Australian IT

Snooping laws pass lower house

DECEMBER 09, 2004

POLICE will be able to access stored voice mail, email and mobile phone
text messages under new laws passed by federal parliament today.

The laws recognise voice mail, email and SMS messages should fall outside
telecommunication interception laws originally designed to stop law
enforcement agencies from intercepting phone calls.

 Police and other law enforcement officers will still need a search warrant
or a right of access to communications or storage equipment to access voice
mail, email and SMS under the changes.

 "These amendments make it easier for our law enforcement and regulatory
agencies to access stored communications that could provide evidence of
criminal activity," Attorney-General Philip Ruddock said.

 "They will also assist in securing information systems by allowing network
administrators to review stored communications for viruses and other
inappropriate content."

 Labor referred the proposed law to a Senate committee three times before
agreeing to it today.

 Opposition homeland security spokesman Robert McClelland said there needed
to be a distinction between stored messages and live telephone

 "There have been concerns expressed about privacy and there always has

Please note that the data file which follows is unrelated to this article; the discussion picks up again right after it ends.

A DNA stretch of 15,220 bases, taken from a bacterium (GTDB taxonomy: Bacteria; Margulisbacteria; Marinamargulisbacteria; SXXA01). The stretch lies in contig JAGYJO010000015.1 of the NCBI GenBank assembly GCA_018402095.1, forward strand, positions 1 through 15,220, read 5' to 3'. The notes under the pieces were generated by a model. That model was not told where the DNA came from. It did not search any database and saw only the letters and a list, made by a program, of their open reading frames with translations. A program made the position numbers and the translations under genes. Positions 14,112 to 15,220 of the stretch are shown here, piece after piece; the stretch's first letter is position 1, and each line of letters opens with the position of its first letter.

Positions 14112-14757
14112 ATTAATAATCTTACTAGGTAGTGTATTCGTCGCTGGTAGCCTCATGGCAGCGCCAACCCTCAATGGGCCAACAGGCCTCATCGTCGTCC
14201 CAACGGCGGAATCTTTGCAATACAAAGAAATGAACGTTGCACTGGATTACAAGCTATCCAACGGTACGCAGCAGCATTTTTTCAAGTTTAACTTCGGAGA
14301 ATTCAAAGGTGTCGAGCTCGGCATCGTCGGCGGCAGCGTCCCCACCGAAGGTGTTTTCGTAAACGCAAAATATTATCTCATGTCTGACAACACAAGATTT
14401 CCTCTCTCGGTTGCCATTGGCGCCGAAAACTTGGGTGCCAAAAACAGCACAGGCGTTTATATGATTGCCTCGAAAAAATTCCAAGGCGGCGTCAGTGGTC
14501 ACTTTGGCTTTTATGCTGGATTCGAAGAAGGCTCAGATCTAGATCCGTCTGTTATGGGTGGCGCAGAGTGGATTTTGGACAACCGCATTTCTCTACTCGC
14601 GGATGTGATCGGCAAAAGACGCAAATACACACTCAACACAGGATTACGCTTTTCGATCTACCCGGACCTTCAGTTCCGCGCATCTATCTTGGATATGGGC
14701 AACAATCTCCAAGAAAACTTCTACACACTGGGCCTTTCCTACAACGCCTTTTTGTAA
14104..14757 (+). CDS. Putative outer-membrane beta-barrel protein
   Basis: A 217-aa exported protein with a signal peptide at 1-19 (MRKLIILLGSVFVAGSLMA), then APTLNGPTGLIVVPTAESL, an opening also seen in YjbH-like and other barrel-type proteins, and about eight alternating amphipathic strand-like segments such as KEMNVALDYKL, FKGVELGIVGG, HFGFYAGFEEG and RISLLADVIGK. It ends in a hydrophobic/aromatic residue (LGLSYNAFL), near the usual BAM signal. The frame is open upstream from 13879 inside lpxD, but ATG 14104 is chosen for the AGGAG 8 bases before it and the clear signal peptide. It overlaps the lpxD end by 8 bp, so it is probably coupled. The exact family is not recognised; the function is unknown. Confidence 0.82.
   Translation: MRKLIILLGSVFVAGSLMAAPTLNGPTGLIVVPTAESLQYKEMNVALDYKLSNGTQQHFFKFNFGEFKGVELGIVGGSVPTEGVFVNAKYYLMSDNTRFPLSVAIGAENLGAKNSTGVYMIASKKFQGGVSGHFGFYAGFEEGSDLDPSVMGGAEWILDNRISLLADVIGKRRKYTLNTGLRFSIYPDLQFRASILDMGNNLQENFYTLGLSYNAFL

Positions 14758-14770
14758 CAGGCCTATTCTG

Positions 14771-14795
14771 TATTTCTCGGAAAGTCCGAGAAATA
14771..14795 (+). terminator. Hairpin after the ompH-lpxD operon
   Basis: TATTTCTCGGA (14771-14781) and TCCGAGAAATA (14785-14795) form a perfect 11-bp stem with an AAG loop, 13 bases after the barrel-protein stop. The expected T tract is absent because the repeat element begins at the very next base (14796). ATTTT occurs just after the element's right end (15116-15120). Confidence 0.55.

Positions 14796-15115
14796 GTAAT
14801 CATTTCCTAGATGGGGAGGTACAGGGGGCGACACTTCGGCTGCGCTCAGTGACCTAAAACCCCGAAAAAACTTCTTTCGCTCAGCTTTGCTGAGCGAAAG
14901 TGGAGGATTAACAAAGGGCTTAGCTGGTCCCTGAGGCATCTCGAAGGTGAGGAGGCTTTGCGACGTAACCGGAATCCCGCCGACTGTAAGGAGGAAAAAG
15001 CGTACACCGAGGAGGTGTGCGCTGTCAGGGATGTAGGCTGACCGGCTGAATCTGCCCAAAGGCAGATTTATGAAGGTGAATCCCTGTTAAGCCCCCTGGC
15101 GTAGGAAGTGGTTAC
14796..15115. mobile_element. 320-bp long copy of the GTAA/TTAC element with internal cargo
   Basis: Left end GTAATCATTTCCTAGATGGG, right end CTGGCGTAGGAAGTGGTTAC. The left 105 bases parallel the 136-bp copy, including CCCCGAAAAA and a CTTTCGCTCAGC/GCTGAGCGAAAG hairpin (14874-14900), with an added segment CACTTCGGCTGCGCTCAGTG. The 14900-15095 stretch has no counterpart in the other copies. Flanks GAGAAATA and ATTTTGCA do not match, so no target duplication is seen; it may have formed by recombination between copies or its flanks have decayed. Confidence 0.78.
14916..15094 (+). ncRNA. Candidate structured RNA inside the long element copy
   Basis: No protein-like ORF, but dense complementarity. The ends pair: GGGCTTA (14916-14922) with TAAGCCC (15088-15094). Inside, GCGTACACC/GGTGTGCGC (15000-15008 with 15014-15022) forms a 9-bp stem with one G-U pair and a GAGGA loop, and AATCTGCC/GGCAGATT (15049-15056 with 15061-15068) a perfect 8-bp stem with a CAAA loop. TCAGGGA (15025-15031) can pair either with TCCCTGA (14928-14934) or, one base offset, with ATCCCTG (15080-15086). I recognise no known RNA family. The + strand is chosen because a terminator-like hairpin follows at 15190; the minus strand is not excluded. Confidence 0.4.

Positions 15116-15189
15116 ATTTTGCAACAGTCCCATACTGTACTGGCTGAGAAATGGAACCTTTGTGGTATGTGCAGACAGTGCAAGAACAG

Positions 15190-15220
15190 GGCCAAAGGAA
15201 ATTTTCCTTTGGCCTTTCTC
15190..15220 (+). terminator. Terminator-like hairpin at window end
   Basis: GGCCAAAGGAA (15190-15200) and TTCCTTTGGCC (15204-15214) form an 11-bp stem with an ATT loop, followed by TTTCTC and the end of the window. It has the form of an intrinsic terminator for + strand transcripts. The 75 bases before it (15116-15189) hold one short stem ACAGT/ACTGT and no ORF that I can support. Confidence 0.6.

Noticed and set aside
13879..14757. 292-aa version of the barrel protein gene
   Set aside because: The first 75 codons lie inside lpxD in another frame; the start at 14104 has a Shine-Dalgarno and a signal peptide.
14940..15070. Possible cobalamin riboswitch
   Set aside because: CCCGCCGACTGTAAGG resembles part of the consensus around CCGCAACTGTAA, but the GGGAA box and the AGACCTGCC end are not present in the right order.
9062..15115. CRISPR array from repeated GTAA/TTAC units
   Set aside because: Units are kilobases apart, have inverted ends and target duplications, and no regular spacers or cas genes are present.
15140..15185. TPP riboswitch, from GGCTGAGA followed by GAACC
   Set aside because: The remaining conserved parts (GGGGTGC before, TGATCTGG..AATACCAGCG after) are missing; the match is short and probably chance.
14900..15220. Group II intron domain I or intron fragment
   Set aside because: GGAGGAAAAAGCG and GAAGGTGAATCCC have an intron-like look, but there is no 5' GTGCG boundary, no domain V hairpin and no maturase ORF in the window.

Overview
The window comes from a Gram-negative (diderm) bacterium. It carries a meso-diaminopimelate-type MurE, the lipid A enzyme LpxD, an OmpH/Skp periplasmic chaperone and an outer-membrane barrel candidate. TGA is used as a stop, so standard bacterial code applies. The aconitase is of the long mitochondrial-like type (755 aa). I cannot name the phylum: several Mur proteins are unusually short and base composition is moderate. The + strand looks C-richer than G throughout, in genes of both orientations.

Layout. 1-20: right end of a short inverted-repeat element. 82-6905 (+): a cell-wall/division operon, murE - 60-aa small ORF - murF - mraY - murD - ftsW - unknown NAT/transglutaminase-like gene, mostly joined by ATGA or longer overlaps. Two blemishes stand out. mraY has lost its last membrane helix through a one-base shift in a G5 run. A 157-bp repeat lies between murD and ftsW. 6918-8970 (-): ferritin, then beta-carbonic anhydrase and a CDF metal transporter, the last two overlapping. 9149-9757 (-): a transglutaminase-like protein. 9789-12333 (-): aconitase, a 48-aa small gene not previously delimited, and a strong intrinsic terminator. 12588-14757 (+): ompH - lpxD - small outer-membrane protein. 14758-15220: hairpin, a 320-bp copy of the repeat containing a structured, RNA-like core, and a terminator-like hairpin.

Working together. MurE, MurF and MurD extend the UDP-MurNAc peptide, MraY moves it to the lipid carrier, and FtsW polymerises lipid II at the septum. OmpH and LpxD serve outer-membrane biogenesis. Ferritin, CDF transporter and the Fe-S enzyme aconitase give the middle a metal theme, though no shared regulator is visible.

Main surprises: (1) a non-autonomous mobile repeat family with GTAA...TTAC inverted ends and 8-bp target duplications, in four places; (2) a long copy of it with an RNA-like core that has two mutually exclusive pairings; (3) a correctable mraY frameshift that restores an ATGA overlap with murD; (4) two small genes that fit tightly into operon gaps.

been a distinction between an eavesdropper and the reader of other people's
correspondence," he said.

 "But written documents have always been susceptible to legal process, to

 "Everyone that creates a document does so knowing that that document can
be read by others and can be subject to legal process.

 "I don't think anything turns on the fact the document is written on a
computer and sent by email as opposed to being written in long hand and
popped in the letter box."

 The laws are a temporary measure and will cease to have effect after 12
months when a review of the measures will be undertaken.

R. A. Hettinga <mailto: [EMAIL PROTECTED]>
The Internet Bearer Underwriting Corporation <http://www.ibuc.com/>
44 Farquhar Street, Boston, MA 02131 USA
"... however it may deserve respect for its usefulness and antiquity,
[predicting the end of the world] has not been found agreeable to
experience." -- Edward Gibbon, 'Decline and Fall of the Roman Empire'

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